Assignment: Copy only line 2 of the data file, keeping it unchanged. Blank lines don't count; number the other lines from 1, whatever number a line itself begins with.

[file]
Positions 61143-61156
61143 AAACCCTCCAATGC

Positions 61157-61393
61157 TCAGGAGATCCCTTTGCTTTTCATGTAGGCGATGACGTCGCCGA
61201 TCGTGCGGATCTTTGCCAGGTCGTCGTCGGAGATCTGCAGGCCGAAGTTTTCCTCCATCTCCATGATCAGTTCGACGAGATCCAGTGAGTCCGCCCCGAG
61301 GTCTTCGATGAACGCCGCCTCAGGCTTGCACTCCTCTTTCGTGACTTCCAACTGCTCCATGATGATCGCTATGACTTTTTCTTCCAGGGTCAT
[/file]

61143 AAACCCTCCAATGC